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Camels at the camel trading ground in Pushkar.  Pushkar during its famous Camel Fair gives a rare glimpse of earthy village life with a heady mix of colours, faith and frenzy - things that define "Indianness" to a tourist's eyes. The town nestled at the foothills of the rugged Aravalli in Rajasthan, owes its raison d'être to the sacred Pushkar lake surrounded by more than 500 Hindu shrines. This November, begins the camel (and horse) fair - one of the biggest animal fairs on earth. Though chiefly a secular occasion, like most of the Indian fairs Pushkar fair too merges with a Hindu rite of bathing on the full-moon day. It's a visitor's delight to watch waves after waves of colourfully clad people arriving for holy dips in the lake. During this fortnight long festival, Pushkar becomes a temporary home for holy men, con men, devotees, salesmen - in brief, all kinds of men and women. The camel trading yard spreads across the desert-stretch fringing the little town. It shelters some 50,000 camels and their brightly turbaned owners/buyers from all over Rajasthan. While the desert comes alive with the performances of tribal musicians and dancers, the animal traders negotiate deals with the buyers; or roll out bread for lunch. The bleating of camels, hurtling of scruffy boys to get a share of animal dung - create an ambience of unadulterated simplicity. Arindam Mukherjee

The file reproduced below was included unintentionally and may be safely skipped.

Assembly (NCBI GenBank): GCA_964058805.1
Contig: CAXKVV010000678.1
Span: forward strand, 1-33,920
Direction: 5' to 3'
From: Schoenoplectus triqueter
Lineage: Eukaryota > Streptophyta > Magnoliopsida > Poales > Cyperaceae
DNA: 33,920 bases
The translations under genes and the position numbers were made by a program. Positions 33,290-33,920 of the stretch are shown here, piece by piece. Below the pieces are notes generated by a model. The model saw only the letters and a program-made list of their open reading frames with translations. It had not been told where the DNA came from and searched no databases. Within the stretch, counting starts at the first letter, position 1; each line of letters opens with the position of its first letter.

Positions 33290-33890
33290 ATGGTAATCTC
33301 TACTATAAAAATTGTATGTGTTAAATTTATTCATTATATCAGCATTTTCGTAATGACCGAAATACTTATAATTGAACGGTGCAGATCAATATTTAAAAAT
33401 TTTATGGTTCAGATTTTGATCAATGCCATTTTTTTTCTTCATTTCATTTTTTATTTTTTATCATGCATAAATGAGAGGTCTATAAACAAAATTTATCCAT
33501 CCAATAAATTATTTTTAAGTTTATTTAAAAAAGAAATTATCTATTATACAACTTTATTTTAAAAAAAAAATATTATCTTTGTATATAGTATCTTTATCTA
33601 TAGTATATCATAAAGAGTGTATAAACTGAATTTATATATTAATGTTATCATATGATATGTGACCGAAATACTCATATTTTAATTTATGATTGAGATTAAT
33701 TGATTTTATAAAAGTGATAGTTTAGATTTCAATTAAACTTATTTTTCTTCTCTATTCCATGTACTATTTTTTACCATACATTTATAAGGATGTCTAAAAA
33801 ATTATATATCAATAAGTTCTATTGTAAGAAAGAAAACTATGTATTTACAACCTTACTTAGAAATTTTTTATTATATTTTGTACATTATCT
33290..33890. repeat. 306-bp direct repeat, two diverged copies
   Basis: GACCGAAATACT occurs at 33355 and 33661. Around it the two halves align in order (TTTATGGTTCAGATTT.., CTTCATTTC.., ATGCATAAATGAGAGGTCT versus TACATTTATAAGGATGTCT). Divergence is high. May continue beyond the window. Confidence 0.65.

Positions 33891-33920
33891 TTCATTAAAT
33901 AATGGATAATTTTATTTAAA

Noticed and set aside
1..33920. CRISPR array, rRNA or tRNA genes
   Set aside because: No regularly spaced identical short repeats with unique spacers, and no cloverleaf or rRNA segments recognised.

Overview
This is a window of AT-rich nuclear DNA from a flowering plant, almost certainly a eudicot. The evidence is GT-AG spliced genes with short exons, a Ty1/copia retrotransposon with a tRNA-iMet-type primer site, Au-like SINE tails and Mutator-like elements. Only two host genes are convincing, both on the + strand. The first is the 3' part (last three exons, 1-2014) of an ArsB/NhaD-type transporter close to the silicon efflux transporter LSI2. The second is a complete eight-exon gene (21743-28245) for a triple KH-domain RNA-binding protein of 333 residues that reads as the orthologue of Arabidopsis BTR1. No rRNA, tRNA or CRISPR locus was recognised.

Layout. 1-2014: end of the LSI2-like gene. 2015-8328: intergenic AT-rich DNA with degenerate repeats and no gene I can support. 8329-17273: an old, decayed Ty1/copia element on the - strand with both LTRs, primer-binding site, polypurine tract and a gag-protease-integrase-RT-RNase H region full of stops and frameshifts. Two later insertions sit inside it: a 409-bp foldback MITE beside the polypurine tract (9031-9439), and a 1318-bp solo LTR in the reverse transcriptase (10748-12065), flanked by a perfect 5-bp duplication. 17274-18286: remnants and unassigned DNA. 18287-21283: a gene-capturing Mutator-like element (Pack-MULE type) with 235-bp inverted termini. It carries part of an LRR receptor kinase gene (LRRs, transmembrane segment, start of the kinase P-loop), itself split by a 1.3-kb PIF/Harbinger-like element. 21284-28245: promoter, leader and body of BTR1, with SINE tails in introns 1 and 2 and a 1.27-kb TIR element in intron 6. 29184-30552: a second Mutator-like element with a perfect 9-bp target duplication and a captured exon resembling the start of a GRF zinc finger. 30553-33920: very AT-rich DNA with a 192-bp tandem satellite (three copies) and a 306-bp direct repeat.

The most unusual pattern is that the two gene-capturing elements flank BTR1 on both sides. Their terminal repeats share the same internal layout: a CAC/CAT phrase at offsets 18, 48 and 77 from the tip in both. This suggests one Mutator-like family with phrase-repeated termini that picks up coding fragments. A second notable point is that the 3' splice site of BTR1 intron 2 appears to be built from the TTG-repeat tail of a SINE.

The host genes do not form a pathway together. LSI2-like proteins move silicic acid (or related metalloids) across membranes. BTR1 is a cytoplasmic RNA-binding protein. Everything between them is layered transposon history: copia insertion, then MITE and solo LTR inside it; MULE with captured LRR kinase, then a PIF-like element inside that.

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Camels at the camel trading ground in Pushkar. Pushkar during its famous Camel Fair gives a rare glimpse of earthy village life with a heady mix of colours, faith and frenzy - things that define "Indianness" to a tourist's eyes. The town nestled at the foothills of the rugged Aravalli in Rajasthan, owes its raison d'être to the sacred Pushkar lake surrounded by more than 500 Hindu shrines. This November, begins the camel (and horse) fair - one of the biggest animal fairs on...
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